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TO AMEND SECTION 12-51-130, CODE OF LAWS OF SOUTH CAROLINA, 1976, RELATING TO OVERAGES FROM A TAX SALE, SO AS TO PROVIDE THAT ONLY THE OWNER OF AN OVERAGE MAY CLAIM THE OVERAGE, AND TO PROVIDE THAT ANY PERSONAL IDENTIFYING INFORMATION THAT IDENTIFIES THE OWNER IS EXEMPT FROM THE PROVISIONS OF THE FREEDOM OF INFORMATION ACT; AND TO AMEND SECTION 30-4-40, RELATING TO MATTERS EXEMPT FROM DISCLOSURE, SO AS TO MAKE A CONFORMING CHANGE.
Be it enacted by the General Assembly of the State of South Carolina:
SECTION 1. Section 12-51-130 of the 1976 Code is amended to read:
"Section 12-51-130. Upon failure of the defaulting taxpayer, a grantee from the owner, a mortgagee, a judgment creditor, or a lessee of the property to redeem realty within the time period allowed for redemption, the person officially charged with the collection of delinquent taxes, within thirty days or as soon after that as possible, shall make a tax title to the purchaser or the purchaser's assignee. Delivery of the tax title to the clerk of court or register of deeds is considered 'putting the purchaser, or assignee, in possession'. The tax title must include, among other things, the name of the defaulting taxpayer, the name of any grantee of record of the property, the date of execution, the date the realty was posted and by whom, and the dates each certified notice was mailed to the party or parties of interest, to whom mailed and whether or not received by the addressee. The successful purchaser, or assignee, is responsible for the actual cost of preparing the tax title plus documentary stamps necessary to be affixed and recording fees. The successful purchaser, or assignee, shall pay the amounts to the person officially charged with the collection of delinquent taxes before delivery of the tax title to the clerk of court or register of deeds and, upon payment, the person officially charged with the collection of delinquent taxes is responsible for promptly transmitting the tax title to the clerk of court or register of deeds for recording and remitting the recording fee and documentary stamps cost. If the tax sale of an item produced more cash than the full amount due in taxes, assessments, penalties, and costs, the overage must be applied to any outstanding municipal tax liens on the property. Any remaining overage belongs to the owner of record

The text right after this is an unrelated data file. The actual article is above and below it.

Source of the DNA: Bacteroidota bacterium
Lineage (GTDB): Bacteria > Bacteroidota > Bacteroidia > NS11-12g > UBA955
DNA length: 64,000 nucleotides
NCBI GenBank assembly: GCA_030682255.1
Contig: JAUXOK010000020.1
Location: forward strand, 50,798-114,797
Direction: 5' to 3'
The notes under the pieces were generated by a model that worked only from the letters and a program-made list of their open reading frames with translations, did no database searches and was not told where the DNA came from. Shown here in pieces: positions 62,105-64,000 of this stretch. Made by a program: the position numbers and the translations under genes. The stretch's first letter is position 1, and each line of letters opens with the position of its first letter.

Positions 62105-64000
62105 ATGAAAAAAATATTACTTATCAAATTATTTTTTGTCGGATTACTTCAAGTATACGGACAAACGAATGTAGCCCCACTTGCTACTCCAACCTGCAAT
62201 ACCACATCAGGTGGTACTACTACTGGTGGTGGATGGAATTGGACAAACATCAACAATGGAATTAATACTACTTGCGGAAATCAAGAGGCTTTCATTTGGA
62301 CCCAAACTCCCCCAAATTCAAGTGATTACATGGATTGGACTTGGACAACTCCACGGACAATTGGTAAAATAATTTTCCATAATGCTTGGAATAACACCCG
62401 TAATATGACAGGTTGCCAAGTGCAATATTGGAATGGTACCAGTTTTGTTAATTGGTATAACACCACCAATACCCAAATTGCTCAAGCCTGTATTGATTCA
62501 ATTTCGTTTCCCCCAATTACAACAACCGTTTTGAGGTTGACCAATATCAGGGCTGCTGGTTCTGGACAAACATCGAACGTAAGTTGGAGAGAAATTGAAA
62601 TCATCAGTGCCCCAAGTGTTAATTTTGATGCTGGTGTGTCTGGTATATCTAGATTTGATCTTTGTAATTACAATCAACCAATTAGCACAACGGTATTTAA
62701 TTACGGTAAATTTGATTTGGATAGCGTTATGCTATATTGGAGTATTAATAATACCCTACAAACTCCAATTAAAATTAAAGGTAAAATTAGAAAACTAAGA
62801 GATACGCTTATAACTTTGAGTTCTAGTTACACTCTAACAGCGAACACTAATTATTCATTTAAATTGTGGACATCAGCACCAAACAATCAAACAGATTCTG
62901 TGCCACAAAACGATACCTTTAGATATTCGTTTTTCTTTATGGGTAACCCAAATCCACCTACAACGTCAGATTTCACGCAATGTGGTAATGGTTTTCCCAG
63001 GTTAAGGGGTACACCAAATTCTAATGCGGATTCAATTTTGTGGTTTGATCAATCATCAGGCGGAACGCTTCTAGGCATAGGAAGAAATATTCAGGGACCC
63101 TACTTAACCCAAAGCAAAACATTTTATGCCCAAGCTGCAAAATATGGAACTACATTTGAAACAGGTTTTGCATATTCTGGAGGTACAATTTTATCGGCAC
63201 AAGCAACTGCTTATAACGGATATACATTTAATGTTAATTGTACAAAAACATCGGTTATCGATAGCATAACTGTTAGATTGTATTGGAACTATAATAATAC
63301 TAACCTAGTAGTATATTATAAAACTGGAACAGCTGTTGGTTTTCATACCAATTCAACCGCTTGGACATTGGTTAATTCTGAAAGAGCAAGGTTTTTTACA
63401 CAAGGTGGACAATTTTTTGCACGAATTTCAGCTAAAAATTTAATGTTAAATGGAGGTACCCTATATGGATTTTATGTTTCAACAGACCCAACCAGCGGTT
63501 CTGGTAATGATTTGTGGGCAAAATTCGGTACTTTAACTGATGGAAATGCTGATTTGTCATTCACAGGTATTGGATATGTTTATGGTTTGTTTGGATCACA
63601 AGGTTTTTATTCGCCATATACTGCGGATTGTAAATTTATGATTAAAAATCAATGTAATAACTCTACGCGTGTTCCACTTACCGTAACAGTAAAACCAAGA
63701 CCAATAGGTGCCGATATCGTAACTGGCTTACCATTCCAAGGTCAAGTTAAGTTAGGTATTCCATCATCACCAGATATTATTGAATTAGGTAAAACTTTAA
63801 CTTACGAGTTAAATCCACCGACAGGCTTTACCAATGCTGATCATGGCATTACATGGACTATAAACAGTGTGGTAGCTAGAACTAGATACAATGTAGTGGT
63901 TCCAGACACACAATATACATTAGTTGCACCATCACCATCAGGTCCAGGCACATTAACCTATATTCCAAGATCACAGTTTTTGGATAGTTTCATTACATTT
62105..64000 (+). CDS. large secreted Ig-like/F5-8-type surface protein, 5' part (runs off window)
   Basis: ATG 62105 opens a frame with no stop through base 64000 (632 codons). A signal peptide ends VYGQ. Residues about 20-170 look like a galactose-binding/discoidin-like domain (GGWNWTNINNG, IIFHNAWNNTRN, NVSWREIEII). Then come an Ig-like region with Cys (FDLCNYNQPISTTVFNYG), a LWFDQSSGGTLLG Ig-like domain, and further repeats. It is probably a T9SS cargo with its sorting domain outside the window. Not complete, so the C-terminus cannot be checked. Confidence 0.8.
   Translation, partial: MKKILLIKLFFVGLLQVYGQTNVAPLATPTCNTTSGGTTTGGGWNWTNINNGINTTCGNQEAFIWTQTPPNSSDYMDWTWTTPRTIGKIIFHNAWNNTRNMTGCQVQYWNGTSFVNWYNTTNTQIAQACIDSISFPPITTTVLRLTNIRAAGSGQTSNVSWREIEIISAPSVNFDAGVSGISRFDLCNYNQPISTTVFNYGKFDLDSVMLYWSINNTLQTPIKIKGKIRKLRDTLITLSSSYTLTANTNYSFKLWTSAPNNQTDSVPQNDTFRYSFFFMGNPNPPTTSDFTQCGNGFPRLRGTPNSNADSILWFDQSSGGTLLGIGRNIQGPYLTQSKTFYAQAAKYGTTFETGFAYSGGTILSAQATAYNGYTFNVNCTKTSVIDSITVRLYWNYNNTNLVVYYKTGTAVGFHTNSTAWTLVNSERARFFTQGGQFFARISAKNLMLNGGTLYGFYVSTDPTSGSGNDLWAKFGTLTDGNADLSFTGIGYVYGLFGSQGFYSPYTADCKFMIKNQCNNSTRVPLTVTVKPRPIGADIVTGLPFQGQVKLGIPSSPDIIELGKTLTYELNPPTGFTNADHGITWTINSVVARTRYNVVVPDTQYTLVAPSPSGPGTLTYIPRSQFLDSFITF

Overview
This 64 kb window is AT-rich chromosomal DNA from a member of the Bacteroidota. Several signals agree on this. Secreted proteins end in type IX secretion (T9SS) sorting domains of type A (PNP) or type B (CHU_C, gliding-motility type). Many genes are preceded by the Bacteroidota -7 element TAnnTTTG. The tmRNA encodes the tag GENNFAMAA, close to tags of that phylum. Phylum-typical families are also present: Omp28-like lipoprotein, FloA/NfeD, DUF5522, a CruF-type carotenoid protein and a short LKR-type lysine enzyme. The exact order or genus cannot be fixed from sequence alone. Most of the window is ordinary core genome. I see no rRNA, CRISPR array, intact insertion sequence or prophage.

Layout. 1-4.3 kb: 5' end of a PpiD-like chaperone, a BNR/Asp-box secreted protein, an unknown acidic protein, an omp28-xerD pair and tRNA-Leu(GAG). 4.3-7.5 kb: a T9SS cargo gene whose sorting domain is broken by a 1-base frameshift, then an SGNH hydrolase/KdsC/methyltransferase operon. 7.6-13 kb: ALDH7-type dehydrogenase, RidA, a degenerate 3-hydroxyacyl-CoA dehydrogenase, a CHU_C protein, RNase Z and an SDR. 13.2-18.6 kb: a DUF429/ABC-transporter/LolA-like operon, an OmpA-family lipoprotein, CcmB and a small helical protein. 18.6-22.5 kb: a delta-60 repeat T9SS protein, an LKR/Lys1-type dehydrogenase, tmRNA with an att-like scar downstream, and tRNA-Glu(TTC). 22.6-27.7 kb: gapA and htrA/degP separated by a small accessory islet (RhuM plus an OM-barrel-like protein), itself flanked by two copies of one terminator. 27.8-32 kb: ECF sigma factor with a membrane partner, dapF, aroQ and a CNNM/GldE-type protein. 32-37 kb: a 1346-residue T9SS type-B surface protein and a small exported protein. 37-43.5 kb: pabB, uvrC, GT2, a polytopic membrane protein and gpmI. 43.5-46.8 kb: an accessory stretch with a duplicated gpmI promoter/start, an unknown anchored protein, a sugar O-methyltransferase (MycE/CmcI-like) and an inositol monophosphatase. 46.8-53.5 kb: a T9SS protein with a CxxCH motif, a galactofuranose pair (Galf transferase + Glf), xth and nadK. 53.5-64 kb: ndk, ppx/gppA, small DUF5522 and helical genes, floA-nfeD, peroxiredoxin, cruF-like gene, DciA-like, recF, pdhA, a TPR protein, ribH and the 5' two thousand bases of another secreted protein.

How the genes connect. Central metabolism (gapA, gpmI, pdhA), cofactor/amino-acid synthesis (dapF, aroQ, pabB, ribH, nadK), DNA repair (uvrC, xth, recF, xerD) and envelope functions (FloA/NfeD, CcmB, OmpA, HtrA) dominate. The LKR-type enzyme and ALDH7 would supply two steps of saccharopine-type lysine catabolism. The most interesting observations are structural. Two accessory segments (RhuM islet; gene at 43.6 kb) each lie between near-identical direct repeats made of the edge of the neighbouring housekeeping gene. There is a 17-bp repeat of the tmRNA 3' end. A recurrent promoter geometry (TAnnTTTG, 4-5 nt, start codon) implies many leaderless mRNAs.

immediately before the end of the redemption period at the time of the tax sale to be claimed or assigned according to law. These sums are payable ninety days after execution of the deed unless a judicial action is instituted during that time by another claimant. If neither not claimed nor assigned within five years of date of public auction tax sale, the overage shall escheat to the general fund of the governing body. Before the escheat date unclaimed overages must be kept in a separate account and must be invested so as not to be idle and the governing body of the political subdivision is entitled to the earnings for keeping the overage. Any personal identifying information that identifies an owner of an overage is exempt from the provisions of Chapter 4, Title 30. On escheat date the overage must be transferred to the general funds of the governing body."
SECTION 2. Section 30-4-40(a) of the 1976 Code is amended by adding an appropriately numbered item at the end to read:
"( ) Any personal identifying information that identifies an owner of an overage amount resulting from a tax sale pursuant to Section 12-51-130."
SECTION 3. This act takes effect upon approval by the Governor.
This web page was last updated on December 13, 2016 at 2:02 PM